Wednesday, November 11, 2009
How much of your own life have you missed? The simple act of living takes us away from so much of what lies underneath our surface self. Over the course of our lives, the world continuously thickens the shell around our true nature. Traumas from childhood, responsibility for others, money troubles, difficult relationships, etc… create the armor we build around ourselves thinking it will protect us from further harm. Sadly, much of this ends up shielding ourselves from ourselves, preventing us from being truly happy.
Our culture or perhaps human nature leads us to define ourselves based on external standards. Growing up you may have heard; “You should be more like him.” Or; “Why don’t you act more like her.” Inadvertently, this is often how the process of loosing ourselves begins. There is seldom any malice in the actions, just well intentioned caretakers trying to help us learn to fit into society. Those charged with caring for us, especially when we are young, are really just trying to save us from the pain of not fitting in to a highly structured culture.
I am not advocating anarchy or implying that societies do not need rules and certain social norms to function, they do. It is simply that by allowing ourselves to be blinded to our true nature through believing that we must be “just right” that we rob ourselves of our own love. Measuring up to the ridiculous stereotype of what we should be like, look like, act like, think like, is impossible. We all have flaws that cannot be simply airbrushed like a cover shot of a magazine.
Have you ever said to yourself, “I wish I was thinner, taller, faster, etc?” My guess is that everyone has at one point answered, yes. A yes answer does not make you abnormal. We all do this several times a day in one form or another. Our problems arise when we begin to identify ourselves with our faults rather than our true nature. “I’m an angry person.” “I’m a sad person.” “I’m a fat person.” Is this really all you are? None of these are who we are inside. Each is a condition that we have learned to identify ourselves with.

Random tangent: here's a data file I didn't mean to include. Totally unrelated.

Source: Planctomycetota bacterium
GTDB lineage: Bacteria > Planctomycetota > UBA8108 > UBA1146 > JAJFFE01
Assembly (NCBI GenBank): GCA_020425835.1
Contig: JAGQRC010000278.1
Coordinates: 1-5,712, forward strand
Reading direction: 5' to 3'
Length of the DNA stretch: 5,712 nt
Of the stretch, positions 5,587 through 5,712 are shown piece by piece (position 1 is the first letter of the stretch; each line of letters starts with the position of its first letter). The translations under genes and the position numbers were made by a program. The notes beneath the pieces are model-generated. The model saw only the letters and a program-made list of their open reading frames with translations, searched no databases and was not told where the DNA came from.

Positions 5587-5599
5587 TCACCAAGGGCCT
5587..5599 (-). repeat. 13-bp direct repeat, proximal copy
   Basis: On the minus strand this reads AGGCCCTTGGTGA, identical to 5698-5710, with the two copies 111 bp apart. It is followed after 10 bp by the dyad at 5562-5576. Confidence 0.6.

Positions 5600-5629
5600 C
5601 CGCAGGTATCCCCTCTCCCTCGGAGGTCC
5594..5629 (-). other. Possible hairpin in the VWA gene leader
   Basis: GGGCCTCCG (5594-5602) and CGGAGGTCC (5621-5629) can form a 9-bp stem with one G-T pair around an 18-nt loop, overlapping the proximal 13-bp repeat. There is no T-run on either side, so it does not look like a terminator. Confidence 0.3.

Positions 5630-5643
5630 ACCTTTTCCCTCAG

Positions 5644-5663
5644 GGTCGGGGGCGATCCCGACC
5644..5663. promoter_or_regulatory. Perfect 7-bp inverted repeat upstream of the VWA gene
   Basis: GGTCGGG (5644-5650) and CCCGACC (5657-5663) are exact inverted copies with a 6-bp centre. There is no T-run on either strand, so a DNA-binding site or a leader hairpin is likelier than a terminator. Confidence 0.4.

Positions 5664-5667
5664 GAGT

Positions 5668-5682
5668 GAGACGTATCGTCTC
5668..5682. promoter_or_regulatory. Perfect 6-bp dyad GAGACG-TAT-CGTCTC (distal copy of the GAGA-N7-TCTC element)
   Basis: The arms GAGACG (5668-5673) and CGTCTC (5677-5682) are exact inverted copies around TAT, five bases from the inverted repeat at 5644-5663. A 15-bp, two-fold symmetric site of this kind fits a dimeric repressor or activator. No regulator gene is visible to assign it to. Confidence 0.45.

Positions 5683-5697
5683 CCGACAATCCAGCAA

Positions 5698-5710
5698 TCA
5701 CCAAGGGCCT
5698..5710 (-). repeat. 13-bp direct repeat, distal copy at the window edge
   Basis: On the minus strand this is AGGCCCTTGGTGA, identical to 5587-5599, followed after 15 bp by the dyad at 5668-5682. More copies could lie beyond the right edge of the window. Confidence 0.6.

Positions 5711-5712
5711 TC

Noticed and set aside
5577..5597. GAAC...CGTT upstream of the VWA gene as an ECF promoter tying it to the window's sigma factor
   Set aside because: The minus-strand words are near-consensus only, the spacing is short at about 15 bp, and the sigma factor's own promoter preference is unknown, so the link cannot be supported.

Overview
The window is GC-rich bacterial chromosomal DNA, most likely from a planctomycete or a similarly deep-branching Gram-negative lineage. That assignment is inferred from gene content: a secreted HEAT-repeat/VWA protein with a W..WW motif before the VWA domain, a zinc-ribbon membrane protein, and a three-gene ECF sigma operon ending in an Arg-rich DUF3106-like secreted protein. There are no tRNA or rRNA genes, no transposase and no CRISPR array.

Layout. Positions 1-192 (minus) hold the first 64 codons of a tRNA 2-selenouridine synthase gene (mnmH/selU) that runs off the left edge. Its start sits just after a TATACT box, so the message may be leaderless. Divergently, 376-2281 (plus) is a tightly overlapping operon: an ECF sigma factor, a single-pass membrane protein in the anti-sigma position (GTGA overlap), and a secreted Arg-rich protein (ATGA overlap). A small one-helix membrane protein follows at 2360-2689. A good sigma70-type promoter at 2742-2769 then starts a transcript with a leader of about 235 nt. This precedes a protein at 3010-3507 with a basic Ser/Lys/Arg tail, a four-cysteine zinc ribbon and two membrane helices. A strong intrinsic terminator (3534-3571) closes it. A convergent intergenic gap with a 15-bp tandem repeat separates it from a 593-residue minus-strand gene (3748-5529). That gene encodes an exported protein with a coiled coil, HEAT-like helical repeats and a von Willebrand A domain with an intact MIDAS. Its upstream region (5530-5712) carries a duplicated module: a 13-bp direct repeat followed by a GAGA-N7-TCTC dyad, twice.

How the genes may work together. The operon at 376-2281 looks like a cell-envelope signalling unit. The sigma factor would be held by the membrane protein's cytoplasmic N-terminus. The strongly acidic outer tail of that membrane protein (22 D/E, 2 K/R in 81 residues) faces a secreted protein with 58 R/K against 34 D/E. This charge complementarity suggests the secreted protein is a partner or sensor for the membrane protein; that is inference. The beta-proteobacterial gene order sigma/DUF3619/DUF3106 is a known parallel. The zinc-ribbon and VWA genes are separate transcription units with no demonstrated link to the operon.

Self love and acceptance is the only way to find true inner happiness. How wonderful it would be to look at yourself and drop the negative story. Opening our heart to ourselves lets the light of the world shine into the spaces we have kept so dark. Self love is not narcissism. Narcissistic people use the false love of themselves as a defense against their inner suffering. True self love is not selfish.
An often quoted teaching of the Buddha reads; “You can search throughout the entire universe for someone who is more deserving of your love and affection than you are yourself, and that person is not to be found anywhere. You, yourself, as much as anybody in the entire universe, deserve your love and affection”.